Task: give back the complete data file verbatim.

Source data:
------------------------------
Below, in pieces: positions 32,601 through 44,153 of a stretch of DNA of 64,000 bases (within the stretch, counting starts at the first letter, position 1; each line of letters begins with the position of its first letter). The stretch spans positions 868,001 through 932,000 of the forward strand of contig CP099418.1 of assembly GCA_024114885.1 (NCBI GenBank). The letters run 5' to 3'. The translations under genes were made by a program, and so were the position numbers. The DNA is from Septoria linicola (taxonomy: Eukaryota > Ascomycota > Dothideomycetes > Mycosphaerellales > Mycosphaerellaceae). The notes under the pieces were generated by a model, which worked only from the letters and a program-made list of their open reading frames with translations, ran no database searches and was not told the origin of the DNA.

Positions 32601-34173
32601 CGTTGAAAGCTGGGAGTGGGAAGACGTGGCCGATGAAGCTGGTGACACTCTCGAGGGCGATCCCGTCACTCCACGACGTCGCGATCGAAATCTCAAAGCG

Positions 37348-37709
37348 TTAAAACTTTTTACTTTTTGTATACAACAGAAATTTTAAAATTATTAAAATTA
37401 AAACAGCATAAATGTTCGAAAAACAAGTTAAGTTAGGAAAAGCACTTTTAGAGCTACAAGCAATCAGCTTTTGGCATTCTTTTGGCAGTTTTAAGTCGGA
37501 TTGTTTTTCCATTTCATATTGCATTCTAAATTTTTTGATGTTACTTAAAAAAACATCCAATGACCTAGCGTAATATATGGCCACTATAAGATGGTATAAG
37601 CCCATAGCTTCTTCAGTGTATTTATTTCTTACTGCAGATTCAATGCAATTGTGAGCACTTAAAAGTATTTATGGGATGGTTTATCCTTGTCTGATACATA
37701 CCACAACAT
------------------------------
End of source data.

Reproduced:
Below, in pieces: positions 32,601 through 44,153 of a stretch of DNA of 64,000 bases (within the stretch, counting starts at the first letter, position 1; each line of letters begins with the position of its first letter). The stretch spans positions 868,001 through 932,000 of the forward strand of contig CP099418.1 of assembly GCA_024114885.1 (NCBI GenBank). The letters run 5' to 3'. The translations under genes were made by a program, and so were the position numbers. The DNA is from Septoria linicola (taxonomy: Eukaryota > Ascomycota > Dothideomycetes > Mycosphaerellales > Mycosphaerellaceae). The notes under the pieces were generated by a model, which worked only from the letters and a program-made list of their open reading frames with translations, ran no database searches and was not told the origin of the DNA.

Positions 32601-34173
32601 CGTTGAAAGCTGGGAGTGGGAAGACGTGGCCGATGAAGCTGGTGACACTCTCGAGGGCGATCCCGTCACTCCACGACGTCGCGATCGAAATCTCAAAGCG

Positions 37348-37709
37348 TTAAAACTTTTTACTTTTTGTATACAACAGAAATTTTAAAATTATTAAAATTA
37401 AAACAGCATAAATGTTCGAAAAACAAGTTAAGTTAGGAAAAGCACTTTTAGAGCTACAAGCAATCAGCTTTTGGCATTCTTTTGGCAGTTTTAAGTCGGA
37501 TTGTTTTTCCATTTCATATTGCATTCTAAATTTTTTGATGTTACTTAAAAAAACATCCAATGACCTAGCGTAATATATGGCCACTATAAGATGGTATAAG
37601 CCCATAGCTTCTTCAGTGTATTTATTTCTTACTGCAGATTCAATGCAATTGTGAGCACTTAAAAGTATTTATGGGATGGTTTATCCTTGTCTGATACATA
37701 CCACAACAT